HomeWinBuzzer NewsMicrosoft Fixed Massive "BingBang" Vulnerability Days before Launching Bing Chat AI Search

Microsoft Fixed Massive “BingBang” Vulnerability Days before Launching Bing Chat AI Search

A flaw in Azure Active Directory allowed anyone to access Bing and influence search results just days before Bing Chat launched.

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In January, security researchers with Wiz discovered a major and dangerous flaw in the Bing search engine. Known as “BingBang”, threat actors could potentially alter search results and discover the personal information of Bing users from apps such as Teams, Outlook, and .

The problem came from Azure Active Directory (AAD), Microsoft's identity management service. Apps using multi-tenant permissions on AAD can be seen by any user, which means developers need to validate users to permit them to use apps.

However, misconfigurations can happen relatively easily. In fact, Wiz says 25% of multi-tenant apps it has scanned do not have proper validation. One of those apps with validation was Bing Trivia. Wiz researchers could log into the app using their Azure account and could access the content management system (CMS).

From there they were able to control live searches in Microsoft's Bing search engine (Bing.com). Anyone who went to the Bing Trivia app could have entered with their Azure credentials and changed/controlled Bing search results.

It is worth noting the BingBang flaw affected 1,000 apps and sites across Microsoft's cloud in total.

“A potential attacker could have influenced Bing search results and compromised emails and data of millions of people,” Ami Luttwak, Wiz's chief technology officer, told The Wall Street Journal. “It could have been a nation-state trying to influence public opinion or a financially motivated hacker.”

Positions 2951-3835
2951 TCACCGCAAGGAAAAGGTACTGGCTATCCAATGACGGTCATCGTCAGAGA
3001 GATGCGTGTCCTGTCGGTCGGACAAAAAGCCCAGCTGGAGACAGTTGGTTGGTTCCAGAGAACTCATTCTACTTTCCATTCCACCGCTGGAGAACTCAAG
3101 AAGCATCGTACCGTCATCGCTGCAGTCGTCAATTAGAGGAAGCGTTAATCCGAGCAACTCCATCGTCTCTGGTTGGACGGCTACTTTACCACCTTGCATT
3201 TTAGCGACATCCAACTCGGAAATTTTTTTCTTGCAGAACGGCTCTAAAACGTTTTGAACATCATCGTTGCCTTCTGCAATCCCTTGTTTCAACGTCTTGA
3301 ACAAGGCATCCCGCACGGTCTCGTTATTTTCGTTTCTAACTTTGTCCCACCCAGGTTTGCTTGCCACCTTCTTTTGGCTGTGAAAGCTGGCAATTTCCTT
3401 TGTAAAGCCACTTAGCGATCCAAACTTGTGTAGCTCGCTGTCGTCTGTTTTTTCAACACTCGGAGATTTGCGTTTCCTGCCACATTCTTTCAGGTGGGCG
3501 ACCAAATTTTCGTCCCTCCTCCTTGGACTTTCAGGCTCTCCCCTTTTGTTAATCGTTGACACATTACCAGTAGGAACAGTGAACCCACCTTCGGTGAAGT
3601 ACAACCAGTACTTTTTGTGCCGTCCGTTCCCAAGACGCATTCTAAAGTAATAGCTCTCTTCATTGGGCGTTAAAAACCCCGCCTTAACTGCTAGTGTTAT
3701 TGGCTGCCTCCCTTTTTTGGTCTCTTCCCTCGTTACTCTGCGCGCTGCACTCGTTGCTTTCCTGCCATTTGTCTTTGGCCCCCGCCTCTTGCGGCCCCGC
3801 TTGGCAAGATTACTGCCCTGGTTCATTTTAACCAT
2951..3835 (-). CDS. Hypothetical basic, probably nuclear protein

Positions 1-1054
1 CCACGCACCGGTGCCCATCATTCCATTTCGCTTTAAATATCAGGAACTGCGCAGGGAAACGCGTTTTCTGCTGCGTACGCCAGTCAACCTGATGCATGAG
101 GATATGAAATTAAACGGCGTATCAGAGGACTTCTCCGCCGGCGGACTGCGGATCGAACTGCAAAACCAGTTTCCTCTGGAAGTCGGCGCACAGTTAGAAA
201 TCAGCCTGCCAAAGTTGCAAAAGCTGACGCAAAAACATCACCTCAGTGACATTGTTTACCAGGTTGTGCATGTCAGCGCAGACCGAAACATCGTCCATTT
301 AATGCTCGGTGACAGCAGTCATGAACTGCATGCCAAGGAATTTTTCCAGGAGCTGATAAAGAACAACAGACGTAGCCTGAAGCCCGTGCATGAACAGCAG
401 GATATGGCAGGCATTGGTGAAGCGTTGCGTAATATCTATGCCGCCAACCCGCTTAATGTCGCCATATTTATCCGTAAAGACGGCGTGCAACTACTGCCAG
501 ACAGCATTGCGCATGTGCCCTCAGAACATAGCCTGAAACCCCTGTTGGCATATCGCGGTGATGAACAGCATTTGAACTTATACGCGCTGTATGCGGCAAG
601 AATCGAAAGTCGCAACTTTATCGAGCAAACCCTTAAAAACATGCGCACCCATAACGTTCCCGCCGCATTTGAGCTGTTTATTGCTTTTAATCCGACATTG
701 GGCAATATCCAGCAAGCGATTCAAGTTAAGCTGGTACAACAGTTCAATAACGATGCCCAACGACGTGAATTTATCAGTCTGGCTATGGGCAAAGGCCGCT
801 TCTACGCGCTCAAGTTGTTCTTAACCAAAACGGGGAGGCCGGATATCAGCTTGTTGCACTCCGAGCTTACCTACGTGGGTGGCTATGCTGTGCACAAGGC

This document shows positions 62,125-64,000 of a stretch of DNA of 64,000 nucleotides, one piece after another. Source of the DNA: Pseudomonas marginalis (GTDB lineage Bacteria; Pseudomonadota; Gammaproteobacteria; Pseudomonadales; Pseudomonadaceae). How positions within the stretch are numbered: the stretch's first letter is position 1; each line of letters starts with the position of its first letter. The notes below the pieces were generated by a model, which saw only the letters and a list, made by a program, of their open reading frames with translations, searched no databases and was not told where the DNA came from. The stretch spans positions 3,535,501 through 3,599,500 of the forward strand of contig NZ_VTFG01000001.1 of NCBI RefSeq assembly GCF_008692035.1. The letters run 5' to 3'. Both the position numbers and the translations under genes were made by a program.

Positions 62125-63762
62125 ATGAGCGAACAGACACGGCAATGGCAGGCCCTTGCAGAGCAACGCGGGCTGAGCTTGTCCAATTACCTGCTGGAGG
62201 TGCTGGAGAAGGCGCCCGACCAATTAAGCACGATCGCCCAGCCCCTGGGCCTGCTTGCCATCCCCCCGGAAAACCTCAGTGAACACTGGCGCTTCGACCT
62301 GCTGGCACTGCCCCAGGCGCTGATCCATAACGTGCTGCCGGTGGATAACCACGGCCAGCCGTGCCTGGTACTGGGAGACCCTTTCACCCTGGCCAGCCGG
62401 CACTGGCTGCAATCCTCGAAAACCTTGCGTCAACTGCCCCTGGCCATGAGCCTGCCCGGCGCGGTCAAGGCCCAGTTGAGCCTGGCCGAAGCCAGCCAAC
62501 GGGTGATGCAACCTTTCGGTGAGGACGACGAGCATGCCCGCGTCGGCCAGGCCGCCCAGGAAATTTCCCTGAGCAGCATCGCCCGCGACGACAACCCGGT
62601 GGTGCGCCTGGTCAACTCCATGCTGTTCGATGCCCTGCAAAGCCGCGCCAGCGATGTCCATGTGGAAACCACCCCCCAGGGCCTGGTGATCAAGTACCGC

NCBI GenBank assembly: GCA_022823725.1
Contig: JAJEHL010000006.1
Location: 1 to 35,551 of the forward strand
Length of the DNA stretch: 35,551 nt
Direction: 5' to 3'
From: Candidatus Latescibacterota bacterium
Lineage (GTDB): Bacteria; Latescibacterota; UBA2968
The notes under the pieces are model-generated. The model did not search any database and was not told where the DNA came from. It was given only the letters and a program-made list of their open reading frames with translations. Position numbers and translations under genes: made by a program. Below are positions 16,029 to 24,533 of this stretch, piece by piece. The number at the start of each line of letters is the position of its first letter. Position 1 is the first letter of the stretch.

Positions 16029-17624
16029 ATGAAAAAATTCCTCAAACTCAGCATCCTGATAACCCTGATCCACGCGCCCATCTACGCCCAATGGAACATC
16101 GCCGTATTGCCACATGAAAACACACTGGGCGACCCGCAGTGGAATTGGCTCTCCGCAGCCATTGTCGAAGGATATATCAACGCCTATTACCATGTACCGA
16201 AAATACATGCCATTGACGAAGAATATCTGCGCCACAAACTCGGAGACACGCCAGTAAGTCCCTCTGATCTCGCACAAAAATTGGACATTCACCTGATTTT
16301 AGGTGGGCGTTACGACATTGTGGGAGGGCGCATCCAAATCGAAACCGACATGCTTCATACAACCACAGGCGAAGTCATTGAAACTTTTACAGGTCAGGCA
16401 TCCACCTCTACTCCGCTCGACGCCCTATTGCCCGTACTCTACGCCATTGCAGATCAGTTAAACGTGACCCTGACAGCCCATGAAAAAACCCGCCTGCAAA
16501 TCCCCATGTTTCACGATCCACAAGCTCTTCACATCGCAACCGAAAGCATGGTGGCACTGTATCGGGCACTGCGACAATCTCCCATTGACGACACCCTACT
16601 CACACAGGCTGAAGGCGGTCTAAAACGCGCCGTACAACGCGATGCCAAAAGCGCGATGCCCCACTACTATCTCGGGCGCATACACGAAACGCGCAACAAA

Quick Fix for Bing Chat Launch

Microsoft was told about the vulnerability on January 31st and the company's Security Response Center issued a fix on February 2. The other apps were then reported to Microsoft on February 25th and the company fixed all of them by March 20.

The reason Microsoft was quick to fix Bing but took longer on the other apps is that Wiz's report happened just a week before the February 7 launch of Bing Chat. The company's new is driven by GPT-4 and provides natural language responses based on AI. It has propelled a new era of success for Bing, pushing the engine to 100 million active users.

However, if it had shipped with this vulnerability the story may have been very different.

Tip of the day: The Windows Sandbox gives Windows 10/11 Pro and Enterprise users a safe space to run suspicious apps without risk. In our tutorial we show you how to enable the Windows Sandbox feature.

Luke Jones
Luke Jones
Luke has been writing about all things tech for more than five years. He is following Microsoft closely to bring you the latest news about Windows, Office, Azure, Skype, HoloLens and all the rest of their products.

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